On Friday, members of the campus community held a rally in support of Gambill, who is accused of creating an “intimidating environment” for her alleged rapist. A UNC official, in a letter, warned Gambill that she could face serious punishment for her actions, including expulsion.
“We hoped our university would listen and instead we’re faced with retaliation. We’ve been made into perpetrators,’’ said Pino, who attended the rally along with about 200 other students.
“Sexual assault is intolerable — at Carolina or anywhere else,” Thorp said late Friday in a statement to the local newspaper, The Chapel Hill News.
UNC, with approximately 30,000 students, is often referred to as a “Public Ivy.” In 2011, it was ranked by U.S. News & World Report fifth among the nation’s top public colleges and universities. Tuition is about $8,000 per year for residents and $29,000 for out-of-state residents.
Pino and former UNC student Annie Clark researched and wrote the federal complaint, which has been filed with the U.S. Department of Education.
In the complaint, Melinda Manning, the college’s former assistant dean of students, alleges that high-ranking administrators pressured her to doctor sexual assault statistics.
When she refused, she was punished, according to the complaint, which was obtained by UNC’s student newspaper, The Daily Tar Heel. The newspaper reported that Manning, who had been at the college for two decades, complained that she was looked over for a promotion and received negative employee evaluations after she became vocal about UNC’s attempt to downgrade it’s rape statistics.
The Miami Herald was unsuccessful in reaching Manning, who resigned in December.
John Foubert, national president and founder of One In Four, a non-profit dedicated to rape prevention among college students, said the scandal at UNC is especially egregious because school administrators are accused of engaging in a systemic pattern of civil rights abuses.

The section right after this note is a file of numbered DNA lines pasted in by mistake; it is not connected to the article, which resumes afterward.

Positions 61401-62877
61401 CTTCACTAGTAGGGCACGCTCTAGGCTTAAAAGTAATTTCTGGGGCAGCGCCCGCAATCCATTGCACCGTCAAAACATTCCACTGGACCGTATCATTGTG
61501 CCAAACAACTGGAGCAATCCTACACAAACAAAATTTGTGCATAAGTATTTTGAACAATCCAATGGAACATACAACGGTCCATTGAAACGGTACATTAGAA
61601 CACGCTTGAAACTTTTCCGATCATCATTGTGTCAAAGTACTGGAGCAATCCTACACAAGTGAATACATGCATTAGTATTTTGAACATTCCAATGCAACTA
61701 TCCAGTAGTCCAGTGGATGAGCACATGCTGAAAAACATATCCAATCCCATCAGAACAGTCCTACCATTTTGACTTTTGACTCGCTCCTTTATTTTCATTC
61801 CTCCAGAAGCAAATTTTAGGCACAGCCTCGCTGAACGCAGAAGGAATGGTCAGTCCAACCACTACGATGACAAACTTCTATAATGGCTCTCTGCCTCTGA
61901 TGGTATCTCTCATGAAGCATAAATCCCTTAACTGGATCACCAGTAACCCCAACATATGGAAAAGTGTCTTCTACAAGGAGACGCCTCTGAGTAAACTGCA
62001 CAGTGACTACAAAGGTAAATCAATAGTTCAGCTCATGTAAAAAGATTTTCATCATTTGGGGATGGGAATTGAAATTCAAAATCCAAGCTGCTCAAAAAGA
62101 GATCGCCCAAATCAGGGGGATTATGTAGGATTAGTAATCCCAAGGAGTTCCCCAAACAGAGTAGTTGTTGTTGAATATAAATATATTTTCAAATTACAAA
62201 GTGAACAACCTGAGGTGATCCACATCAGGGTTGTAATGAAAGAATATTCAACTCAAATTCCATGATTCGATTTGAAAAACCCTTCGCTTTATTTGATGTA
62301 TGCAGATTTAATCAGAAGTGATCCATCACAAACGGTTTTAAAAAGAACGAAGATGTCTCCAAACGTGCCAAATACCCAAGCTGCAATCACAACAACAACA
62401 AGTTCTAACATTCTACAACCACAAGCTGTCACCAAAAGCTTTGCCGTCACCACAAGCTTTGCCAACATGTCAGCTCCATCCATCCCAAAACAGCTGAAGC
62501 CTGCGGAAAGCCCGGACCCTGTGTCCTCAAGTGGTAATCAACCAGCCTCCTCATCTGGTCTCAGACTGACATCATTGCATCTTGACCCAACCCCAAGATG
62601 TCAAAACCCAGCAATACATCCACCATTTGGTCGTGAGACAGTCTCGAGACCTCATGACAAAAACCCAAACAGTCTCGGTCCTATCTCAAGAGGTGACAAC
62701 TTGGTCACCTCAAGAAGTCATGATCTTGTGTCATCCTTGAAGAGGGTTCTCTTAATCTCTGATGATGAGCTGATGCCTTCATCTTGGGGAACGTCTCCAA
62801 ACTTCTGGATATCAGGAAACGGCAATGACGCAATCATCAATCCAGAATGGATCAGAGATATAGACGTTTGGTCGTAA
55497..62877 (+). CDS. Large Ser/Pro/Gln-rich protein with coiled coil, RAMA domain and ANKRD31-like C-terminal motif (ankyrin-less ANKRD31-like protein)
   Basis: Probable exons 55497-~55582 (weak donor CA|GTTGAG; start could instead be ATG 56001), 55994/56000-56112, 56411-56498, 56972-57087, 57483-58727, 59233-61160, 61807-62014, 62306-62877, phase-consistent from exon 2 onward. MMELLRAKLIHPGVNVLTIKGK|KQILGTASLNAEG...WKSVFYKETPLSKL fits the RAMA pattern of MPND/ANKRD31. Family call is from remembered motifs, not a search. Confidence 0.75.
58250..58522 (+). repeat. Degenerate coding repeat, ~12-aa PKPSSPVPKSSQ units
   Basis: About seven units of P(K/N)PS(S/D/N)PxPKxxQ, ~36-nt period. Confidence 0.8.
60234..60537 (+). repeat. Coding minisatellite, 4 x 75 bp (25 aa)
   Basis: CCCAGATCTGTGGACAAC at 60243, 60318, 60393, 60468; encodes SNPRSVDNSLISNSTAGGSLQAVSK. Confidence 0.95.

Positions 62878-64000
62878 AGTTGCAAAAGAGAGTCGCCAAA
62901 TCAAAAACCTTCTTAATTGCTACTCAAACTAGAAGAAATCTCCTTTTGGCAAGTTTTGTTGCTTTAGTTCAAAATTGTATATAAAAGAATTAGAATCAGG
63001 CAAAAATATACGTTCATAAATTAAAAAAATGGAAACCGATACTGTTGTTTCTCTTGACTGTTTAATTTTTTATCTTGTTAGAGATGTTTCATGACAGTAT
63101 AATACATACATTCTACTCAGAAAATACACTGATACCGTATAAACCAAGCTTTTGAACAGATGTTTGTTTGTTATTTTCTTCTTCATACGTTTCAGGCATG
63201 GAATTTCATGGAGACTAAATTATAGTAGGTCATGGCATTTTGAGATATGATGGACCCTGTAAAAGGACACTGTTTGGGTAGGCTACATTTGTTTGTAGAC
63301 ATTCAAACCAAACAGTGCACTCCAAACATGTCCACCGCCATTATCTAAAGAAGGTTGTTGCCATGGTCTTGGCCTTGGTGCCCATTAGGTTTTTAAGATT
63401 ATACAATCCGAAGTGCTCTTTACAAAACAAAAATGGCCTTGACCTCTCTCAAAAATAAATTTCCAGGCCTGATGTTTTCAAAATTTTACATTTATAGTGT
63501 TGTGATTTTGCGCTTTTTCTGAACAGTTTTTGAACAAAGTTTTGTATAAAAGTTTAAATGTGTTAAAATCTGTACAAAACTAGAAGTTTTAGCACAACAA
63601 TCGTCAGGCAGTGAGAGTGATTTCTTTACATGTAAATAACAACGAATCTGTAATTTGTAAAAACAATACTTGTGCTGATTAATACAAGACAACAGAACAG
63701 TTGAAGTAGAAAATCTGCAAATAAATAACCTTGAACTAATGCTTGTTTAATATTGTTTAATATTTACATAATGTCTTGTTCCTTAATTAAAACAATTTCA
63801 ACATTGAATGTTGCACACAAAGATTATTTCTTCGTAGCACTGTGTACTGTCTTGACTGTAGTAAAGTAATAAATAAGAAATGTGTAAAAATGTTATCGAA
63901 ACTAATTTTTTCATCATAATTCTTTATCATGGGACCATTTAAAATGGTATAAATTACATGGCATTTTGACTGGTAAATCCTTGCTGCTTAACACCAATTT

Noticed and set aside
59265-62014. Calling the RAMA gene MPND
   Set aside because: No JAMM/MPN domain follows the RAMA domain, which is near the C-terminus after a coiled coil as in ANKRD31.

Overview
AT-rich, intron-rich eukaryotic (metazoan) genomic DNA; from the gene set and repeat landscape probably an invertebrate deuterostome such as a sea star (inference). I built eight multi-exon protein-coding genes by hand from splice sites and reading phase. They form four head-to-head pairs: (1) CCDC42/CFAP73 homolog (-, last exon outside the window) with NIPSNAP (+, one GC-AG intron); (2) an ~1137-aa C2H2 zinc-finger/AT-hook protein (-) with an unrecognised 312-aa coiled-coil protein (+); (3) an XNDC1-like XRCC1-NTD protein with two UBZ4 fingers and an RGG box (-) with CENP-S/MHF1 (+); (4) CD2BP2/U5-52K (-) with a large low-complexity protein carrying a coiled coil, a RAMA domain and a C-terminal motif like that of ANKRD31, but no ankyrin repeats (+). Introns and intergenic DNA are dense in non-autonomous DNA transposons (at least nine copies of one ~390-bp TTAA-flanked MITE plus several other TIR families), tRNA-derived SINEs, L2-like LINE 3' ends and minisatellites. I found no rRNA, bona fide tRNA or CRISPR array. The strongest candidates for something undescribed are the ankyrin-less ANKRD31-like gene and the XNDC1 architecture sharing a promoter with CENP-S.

“You don’t charge a woman who has been raped with some trumped up baloney, and that’s what they are doing,’’ Foubert said. “It’s revictimization at its utmost.’’
The news of Gambill’s predicament swept across the internet, prompting world headlines and national outrage. Pino and Clark wrote blog entries on the Huffington Post, detailing the actions of a university that seemed more worried about its image than protecting its students.
“Here you have some strong empowered women who have said we’re not going to be silenced,’’ said Foubert, whose organization’s name comes from the statistic that about 1 in 4 women have been sexually assaulted by the time they graduate from college.
The issue has led Pino to launch “The Courage Project,” an effort to put a face to a crime that historically has been cloaked in secrecy. The website ( www.courageproject.com) gives students and their loved ones a place to discuss the pain they’ve experienced as a result of sexual assault.
Though she was a resident assistant trained in interpersonal violence prevention, Pino said she was unprepared for the trauma that began to take over her world after she was raped. She transferred in and out of classes and began suffering panic attacks as a result of post-traumatic stress syndrome.
“I was so distraught and so alone I was in more pain worrying about talking about it than just going forward. I feared the shame of telling administrators that I needed help,” Pino said.
She received counseling last fall and during the course of her recovery, she met other students who shared similar bad experiences with the university’s administration.
“These are felonies that are basically being treated as a slap on the wrist,’’ Pino said.
Police Chief Chris Blue said just 10 rapes were reported last year in Chapel Hill, a town of 55,000 that surrounds the university. UNC, which has it’s own campus police force, reported 12 rapes in 2011, down from 19 a year earlier.
“We know that it’s a grossly underreported crime because it’s difficult for victims to go through the investigative process,’’ Blue said.